The forecasted stocks-to-use ratio is projected at 5.4%, compared with last month’s projection of 6.4% and a five-year average of 11.6%. Season-average farm price estimates were increased on each end of the range by $0.70 per bushel, to $6.20-$7.20 per bushel.

Estimates for world corn ending stocks were lowered to 114.53 million metric tons, or 1.13 million metric tons lower than the July estimate. This is a result of beginning stocks being increased by 2.05 million metric tons, production and imports being decreased by 12.92 million metric tons, and usage being lowered by 17.86 million metric tons. Supply constraints can be mainly charged to the United States. However, slight revisions were made in the following countries; South Africa, Mexico, Argentina, and Southeast Asia, Egypt, the EU-27, Brazil, Canada, and the Ukraine. Usage adjusts can also be attributed to changes in the U.S. market, while minor revisions were made in the EU-27, South Korea, Canada, and Egypt.


Following corn, the soybean market also received bullish news from the USDA. Planted and harvested acres, yield estimates, and ending stocks were reduced in today’s WASDE report. Unlike corn, estimates for planted acres of soybeans were reduced from findings in the USDA’s previously mentioned resurvey of selected states.

USDA alterations for 2010/11 included a reduction in soybean crush and exports and an increase in ending stocks. Crush was reduced by 5 million bushels to 1,645 million reflecting reduced soybean meal exports. Soybean exports were reduced 25 million bushels to 1,495 million reflecting lower-than-expected shipments in recent weeks. Ending stocks for 2010/11 are now projected at 230 million bushels, up 30 million from last month.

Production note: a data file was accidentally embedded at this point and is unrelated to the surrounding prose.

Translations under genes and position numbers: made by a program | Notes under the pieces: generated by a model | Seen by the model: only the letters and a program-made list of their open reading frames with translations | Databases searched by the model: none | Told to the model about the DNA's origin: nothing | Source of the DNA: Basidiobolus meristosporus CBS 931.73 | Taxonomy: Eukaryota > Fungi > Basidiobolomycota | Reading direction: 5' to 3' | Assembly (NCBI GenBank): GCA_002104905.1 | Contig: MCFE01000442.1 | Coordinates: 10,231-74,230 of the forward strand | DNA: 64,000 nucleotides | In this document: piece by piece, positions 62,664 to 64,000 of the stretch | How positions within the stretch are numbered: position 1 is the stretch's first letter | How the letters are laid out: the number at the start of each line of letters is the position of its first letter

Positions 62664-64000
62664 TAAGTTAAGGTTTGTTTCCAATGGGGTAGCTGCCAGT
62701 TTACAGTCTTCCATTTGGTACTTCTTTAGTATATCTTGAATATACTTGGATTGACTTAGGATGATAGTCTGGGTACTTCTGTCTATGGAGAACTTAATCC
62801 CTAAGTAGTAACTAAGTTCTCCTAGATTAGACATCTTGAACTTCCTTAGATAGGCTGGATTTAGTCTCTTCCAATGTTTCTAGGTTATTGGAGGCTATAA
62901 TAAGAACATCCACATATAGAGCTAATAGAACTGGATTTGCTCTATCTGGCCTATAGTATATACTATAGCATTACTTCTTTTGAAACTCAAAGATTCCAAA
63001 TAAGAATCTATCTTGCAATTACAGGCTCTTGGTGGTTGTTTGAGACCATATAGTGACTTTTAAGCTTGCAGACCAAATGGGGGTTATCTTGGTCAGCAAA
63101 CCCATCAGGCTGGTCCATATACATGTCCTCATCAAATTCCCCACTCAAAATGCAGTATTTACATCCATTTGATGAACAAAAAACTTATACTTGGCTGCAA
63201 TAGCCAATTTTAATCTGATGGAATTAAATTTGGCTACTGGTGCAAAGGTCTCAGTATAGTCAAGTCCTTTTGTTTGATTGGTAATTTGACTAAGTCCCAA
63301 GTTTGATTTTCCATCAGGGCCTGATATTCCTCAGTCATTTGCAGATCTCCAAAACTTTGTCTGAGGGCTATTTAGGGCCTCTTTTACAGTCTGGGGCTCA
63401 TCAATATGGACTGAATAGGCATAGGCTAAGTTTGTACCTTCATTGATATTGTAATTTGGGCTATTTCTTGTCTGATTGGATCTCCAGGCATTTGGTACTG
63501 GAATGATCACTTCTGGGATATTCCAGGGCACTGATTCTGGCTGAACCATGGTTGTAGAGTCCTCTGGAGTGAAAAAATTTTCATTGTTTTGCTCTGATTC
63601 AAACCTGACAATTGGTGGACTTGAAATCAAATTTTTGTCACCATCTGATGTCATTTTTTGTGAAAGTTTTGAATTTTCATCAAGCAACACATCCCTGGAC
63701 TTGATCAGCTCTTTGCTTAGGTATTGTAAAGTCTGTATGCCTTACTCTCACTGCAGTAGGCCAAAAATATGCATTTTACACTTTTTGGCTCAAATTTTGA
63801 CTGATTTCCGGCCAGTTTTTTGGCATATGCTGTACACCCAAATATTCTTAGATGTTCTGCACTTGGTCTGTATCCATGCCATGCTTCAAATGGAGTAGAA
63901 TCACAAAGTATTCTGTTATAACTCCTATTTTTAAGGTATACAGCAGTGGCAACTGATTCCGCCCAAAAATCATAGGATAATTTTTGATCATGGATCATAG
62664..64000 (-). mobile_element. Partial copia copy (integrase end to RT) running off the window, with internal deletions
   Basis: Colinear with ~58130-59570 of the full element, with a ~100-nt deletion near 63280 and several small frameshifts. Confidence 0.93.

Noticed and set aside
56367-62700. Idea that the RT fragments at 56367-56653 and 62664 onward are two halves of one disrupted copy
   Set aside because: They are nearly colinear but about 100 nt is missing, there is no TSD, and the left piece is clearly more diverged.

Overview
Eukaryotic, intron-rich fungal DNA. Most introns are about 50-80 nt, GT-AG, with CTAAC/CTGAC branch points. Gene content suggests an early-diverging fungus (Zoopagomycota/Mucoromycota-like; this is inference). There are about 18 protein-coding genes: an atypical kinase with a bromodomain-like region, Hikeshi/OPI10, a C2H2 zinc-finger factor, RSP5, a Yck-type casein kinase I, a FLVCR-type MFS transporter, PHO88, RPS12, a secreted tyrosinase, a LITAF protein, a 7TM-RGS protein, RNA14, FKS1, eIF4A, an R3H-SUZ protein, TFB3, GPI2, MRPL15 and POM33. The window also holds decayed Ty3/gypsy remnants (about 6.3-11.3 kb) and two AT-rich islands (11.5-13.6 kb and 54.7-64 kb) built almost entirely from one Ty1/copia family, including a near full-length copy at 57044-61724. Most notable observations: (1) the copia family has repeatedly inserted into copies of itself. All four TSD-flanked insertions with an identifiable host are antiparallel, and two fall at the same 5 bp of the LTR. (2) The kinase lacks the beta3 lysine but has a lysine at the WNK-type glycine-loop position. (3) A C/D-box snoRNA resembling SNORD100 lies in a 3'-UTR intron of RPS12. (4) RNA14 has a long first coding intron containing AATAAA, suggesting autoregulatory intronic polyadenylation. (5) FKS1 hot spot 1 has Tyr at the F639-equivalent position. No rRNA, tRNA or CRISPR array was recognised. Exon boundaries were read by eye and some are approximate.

Soybean production for 2011/12 is estimated at 3.056 billion bushels, a reduction of 169 million bushels or 5.2% from July estimates. Planted and harvested acres were reduced by 0.2 and 0.5 million acres, to 75.0 and 73.8 million acres, respectively. This is mainly reflecting reductions in South Dakota. Yield estimates were also reduced to 41.4 bushels per acre, or 2.0 bushels less than July’s estimate and 2.1 bushels less than the previous year.